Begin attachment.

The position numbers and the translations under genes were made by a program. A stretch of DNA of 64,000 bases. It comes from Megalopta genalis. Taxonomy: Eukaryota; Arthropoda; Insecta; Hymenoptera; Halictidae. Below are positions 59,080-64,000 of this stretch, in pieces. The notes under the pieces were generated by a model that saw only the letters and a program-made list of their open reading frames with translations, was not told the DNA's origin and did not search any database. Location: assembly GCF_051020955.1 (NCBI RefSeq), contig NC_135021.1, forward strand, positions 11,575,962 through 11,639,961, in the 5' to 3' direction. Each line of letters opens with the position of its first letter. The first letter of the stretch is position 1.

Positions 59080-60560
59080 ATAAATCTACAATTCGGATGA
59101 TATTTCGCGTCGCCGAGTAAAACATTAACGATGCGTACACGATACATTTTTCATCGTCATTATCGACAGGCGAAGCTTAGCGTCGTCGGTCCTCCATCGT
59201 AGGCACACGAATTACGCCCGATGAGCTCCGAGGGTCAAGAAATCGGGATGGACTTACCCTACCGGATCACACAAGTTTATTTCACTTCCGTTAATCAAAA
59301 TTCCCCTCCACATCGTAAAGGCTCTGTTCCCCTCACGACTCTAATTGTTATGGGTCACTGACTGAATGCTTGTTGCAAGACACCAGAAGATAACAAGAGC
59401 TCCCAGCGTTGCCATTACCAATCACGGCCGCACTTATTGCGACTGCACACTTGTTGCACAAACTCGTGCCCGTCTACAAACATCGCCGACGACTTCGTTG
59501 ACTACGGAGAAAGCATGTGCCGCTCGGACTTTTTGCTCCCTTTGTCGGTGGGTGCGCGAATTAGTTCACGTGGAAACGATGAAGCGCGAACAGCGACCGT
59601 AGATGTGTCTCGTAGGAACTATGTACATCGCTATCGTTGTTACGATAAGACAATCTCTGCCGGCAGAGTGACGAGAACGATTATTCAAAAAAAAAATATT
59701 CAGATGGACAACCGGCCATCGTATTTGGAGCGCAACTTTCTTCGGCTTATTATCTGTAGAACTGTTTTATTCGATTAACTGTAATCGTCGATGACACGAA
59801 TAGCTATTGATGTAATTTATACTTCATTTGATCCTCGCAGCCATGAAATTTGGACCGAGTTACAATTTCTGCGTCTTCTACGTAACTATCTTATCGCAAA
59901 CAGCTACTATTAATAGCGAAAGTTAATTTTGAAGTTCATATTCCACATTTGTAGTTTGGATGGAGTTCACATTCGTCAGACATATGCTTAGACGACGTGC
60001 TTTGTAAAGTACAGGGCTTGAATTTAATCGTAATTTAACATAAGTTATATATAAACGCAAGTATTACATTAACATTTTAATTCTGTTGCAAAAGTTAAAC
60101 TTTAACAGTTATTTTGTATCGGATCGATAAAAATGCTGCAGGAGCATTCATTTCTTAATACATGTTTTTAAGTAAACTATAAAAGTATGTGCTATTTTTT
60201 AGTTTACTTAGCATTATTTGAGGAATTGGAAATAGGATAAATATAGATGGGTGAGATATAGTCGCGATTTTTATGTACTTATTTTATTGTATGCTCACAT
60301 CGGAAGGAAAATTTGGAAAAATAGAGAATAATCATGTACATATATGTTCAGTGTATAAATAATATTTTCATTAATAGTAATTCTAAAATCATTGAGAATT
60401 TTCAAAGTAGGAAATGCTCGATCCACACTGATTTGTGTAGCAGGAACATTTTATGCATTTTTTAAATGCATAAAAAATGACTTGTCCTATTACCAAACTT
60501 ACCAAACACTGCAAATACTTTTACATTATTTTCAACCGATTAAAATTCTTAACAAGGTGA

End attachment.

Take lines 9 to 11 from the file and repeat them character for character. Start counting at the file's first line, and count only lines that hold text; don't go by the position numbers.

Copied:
59601 AGATGTGTCTCGTAGGAACTATGTACATCGCTATCGTTGTTACGATAAGACAATCTCTGCCGGCAGAGTGACGAGAACGATTATTCAAAAAAAAAATATT
59701 CAGATGGACAACCGGCCATCGTATTTGGAGCGCAACTTTCTTCGGCTTATTATCTGTAGAACTGTTTTATTCGATTAACTGTAATCGTCGATGACACGAA
59801 TAGCTATTGATGTAATTTATACTTCATTTGATCCTCGCAGCCATGAAATTTGGACCGAGTTACAATTTCTGCGTCTTCTACGTAACTATCTTATCGCAAA